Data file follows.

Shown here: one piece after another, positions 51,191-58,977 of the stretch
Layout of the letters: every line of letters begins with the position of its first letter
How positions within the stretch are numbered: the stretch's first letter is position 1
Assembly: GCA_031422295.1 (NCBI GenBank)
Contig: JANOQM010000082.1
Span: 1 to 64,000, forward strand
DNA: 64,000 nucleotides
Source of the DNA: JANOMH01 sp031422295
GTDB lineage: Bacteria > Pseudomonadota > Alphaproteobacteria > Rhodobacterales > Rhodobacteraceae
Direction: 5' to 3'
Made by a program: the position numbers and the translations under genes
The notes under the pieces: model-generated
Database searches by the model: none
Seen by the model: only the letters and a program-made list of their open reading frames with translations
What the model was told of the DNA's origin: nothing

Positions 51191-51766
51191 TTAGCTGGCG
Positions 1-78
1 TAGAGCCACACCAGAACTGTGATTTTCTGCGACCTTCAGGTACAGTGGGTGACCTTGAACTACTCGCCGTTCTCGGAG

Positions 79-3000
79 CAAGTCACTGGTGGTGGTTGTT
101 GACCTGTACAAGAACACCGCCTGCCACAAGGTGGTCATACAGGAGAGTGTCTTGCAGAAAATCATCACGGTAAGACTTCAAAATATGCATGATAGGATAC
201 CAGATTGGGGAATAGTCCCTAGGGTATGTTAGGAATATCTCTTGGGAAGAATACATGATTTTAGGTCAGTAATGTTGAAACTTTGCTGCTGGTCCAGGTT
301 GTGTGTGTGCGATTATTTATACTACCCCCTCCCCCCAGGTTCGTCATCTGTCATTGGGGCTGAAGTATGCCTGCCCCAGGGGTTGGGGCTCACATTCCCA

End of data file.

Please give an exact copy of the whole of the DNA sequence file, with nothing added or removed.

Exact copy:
Shown here: one piece after another, positions 51,191-58,977 of the stretch
Layout of the letters: every line of letters begins with the position of its first letter
How positions within the stretch are numbered: the stretch's first letter is position 1
Assembly: GCA_031422295.1 (NCBI GenBank)
Contig: JANOQM010000082.1
Span: 1 to 64,000, forward strand
DNA: 64,000 nucleotides
Source of the DNA: JANOMH01 sp031422295
GTDB lineage: Bacteria > Pseudomonadota > Alphaproteobacteria > Rhodobacterales > Rhodobacteraceae
Direction: 5' to 3'
Made by a program: the position numbers and the translations under genes
The notes under the pieces: model-generated
Database searches by the model: none
Seen by the model: only the letters and a program-made list of their open reading frames with translations
What the model was told of the DNA's origin: nothing

Positions 51191-51766
51191 TTAGCTGGCG
Positions 1-78
1 TAGAGCCACACCAGAACTGTGATTTTCTGCGACCTTCAGGTACAGTGGGTGACCTTGAACTACTCGCCGTTCTCGGAG

Positions 79-3000
79 CAAGTCACTGGTGGTGGTTGTT
101 GACCTGTACAAGAACACCGCCTGCCACAAGGTGGTCATACAGGAGAGTGTCTTGCAGAAAATCATCACGGTAAGACTTCAAAATATGCATGATAGGATAC
201 CAGATTGGGGAATAGTCCCTAGGGTATGTTAGGAATATCTCTTGGGAAGAATACATGATTTTAGGTCAGTAATGTTGAAACTTTGCTGCTGGTCCAGGTT
301 GTGTGTGTGCGATTATTTATACTACCCCCTCCCCCCAGGTTCGTCATCTGTCATTGGGGCTGAAGTATGCCTGCCCCAGGGGTTGGGGCTCACATTCCCA